The Corn harvest is just getting underway with approximately 9% of the US corn harvest complete. The condition of the crop is slightly better at this point compared to last year, with 74% of the crop rated good to excellent compared to 68% last year. Forecasted corn supply from the upcoming crop year is projected at a historical high with usage also historically high.
Despite this, crop year ending stocks are projected to be the highest in almost 30 years. The price of corn has declined from a high in the spring of $4.38/bushel to the current price of $3.37/bushel. Futures prices are showing prices strengthening somewhat throughout the upcoming crop year, rising to the $3.62/bushel in July 2017.
Soybean harvest has also just begun, with only 4% of the harvest completed. Like corn, the condition of the soybean crop is better than last year with 73% of the crop rated good to excellent, this is compared to 63% last year. A record production is forecast for the soybean crop. However, demand is also high with increased bean exports and crush for soybean meal and soybean oil. Soybean pricing has dropped as the current crop season has progressed. The price has dropped from a high in the spring of $11.78/bushel to the current price of $9.72/bushel. Futures soybean prices are rising gradually to $9.90/bushel in July, 2017.
As you may expect, soybean meal and soybean oil prices are influenced by bean prices, but price is also driven by other supply and demand fundamentals. This can have an effect on prices that trend differently that bean pricing. Soybean meal prices have steadily dropped as the soybean prices have dropped. Meal has dropped from $418/ton to the current price of $312/ton. Futures prices currently show meal to remain relatively flat. Soybean oil prices have shown a lot of volatility with prices moving in both directions. Oil prices had been dropping until late July and then took a steep rise in price, and have since begun to drop again. The Chicago Mercantile Exchange price of unrefined soybean oil has ranged from $.29/lb to $.35/lb this calendar year. Its current price is $.3283, and futures show the price gradually increasing to the high $.33s/lb this crop year.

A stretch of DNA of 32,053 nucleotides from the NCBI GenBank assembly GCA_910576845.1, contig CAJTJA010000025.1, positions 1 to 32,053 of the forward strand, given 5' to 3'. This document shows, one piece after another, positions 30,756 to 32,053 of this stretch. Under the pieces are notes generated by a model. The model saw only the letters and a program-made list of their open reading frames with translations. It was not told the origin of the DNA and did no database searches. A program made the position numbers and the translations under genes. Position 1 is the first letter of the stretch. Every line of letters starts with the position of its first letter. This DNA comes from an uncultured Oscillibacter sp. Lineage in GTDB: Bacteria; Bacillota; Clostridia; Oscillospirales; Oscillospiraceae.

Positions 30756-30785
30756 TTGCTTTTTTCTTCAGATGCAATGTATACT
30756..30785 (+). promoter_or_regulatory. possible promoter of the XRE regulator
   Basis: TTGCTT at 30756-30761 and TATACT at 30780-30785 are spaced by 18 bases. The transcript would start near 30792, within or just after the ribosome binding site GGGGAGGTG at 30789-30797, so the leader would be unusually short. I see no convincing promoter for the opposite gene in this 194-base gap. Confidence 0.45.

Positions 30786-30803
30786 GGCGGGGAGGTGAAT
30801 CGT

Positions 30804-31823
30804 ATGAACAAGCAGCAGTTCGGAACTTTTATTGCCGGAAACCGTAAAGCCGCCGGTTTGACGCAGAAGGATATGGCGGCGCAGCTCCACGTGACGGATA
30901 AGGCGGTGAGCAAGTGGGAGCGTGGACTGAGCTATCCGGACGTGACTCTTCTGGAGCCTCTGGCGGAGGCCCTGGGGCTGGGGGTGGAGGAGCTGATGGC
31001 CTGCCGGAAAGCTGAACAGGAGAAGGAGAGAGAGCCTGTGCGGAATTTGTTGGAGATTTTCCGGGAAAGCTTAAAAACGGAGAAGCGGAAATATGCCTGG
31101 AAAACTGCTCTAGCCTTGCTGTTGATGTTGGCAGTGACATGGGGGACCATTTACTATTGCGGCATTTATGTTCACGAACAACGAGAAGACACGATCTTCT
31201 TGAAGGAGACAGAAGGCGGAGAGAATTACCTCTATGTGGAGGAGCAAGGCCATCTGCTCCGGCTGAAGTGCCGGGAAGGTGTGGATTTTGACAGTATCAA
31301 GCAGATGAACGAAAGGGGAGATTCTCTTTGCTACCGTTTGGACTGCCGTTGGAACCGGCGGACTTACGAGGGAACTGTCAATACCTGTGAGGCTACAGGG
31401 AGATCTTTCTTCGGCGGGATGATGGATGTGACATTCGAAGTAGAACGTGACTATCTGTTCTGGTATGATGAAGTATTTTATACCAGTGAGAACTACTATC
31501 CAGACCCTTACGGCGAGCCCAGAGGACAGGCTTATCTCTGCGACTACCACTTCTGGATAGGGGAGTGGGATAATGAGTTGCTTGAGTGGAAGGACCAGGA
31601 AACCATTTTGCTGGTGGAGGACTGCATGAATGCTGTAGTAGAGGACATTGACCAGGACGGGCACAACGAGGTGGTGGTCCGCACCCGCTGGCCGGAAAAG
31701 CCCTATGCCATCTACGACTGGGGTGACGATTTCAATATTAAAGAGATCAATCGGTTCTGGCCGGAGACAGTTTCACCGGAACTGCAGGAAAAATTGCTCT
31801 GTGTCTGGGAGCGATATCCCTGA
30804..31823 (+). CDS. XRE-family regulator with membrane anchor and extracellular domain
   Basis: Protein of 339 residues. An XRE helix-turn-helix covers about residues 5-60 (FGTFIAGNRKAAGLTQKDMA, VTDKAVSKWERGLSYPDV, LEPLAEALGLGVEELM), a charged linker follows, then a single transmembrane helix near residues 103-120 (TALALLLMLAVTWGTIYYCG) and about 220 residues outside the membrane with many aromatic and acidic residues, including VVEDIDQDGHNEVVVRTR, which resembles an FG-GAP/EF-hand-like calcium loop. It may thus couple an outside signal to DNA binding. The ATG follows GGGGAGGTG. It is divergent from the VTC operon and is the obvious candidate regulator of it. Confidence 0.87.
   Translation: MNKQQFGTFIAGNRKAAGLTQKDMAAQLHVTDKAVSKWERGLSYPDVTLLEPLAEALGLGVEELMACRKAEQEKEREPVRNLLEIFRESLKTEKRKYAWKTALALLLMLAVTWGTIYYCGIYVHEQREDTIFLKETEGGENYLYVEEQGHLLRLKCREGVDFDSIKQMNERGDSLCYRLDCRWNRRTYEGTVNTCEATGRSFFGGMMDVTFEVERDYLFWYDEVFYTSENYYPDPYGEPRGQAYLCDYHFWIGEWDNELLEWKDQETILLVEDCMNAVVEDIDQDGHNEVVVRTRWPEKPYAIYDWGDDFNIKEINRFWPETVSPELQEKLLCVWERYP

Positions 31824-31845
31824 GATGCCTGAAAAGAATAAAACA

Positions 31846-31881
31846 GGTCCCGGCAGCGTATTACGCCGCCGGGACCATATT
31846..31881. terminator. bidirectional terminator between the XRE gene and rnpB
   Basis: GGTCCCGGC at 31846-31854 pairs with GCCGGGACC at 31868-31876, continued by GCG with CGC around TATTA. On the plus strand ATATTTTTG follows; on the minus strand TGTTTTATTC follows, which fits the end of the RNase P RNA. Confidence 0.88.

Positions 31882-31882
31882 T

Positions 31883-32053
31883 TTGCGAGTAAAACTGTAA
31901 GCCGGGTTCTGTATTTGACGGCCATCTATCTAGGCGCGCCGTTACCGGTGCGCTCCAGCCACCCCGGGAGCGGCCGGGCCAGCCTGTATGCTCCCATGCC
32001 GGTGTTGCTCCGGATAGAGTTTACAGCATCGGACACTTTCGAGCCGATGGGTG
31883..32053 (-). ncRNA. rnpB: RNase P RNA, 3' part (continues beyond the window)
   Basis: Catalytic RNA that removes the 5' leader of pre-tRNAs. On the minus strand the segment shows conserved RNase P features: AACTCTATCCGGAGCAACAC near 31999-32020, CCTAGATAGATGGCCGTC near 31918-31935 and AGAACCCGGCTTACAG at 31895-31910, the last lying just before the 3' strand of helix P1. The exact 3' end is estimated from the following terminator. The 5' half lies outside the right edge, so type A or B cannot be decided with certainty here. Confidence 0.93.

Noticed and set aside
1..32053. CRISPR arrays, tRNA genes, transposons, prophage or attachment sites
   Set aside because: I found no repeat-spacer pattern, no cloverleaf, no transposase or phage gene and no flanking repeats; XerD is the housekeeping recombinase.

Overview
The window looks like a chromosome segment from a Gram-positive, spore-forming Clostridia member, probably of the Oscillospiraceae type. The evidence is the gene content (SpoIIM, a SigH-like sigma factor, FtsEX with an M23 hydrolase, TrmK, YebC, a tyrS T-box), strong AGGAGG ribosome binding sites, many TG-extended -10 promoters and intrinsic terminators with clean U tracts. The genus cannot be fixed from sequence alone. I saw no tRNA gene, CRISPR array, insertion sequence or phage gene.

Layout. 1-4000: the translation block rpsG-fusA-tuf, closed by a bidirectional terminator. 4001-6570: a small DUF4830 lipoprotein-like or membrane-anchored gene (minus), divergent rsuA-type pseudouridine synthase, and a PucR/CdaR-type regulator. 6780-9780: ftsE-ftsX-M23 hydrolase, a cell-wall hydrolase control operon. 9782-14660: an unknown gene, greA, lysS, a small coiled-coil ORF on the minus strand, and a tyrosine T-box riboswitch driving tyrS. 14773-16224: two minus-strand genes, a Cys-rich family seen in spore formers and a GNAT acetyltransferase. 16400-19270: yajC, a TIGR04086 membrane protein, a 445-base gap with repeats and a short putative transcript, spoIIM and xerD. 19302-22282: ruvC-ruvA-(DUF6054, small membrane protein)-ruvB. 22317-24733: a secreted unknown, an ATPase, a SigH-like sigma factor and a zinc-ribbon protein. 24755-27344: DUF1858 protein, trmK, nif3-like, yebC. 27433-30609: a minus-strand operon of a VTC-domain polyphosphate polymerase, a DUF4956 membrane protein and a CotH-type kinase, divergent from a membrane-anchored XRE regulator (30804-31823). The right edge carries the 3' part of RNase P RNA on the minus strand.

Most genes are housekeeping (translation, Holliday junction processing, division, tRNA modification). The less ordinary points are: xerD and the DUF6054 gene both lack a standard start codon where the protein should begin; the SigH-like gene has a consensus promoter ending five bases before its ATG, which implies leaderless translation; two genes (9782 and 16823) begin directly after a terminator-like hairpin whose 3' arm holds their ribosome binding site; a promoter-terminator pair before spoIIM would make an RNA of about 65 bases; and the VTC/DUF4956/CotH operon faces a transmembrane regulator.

Cane sugar and beet sugar have evolved to become two distinct markets due to non-GMO demand. Cane sugar historically had a $.02 premium to beet, but this has grown to a $.04-$.05 premium with tight cane supply relative to the high demand for non-GMO sugar. The suspension agreement with Mexico continues to be a major driver of pricing which allows the USDA to adjust the allowed sugar imports from Mexico every few months to reset to a 13.5% Stocks-To-Use ratio. However, this agreement is in the process of be renegotiated. Although there are adequate overall US sugar stocks, cane could potentially be short of covering non-GMO cane demand. Until this is resolved, the market will remain tight on cane and the premium will most likely persist.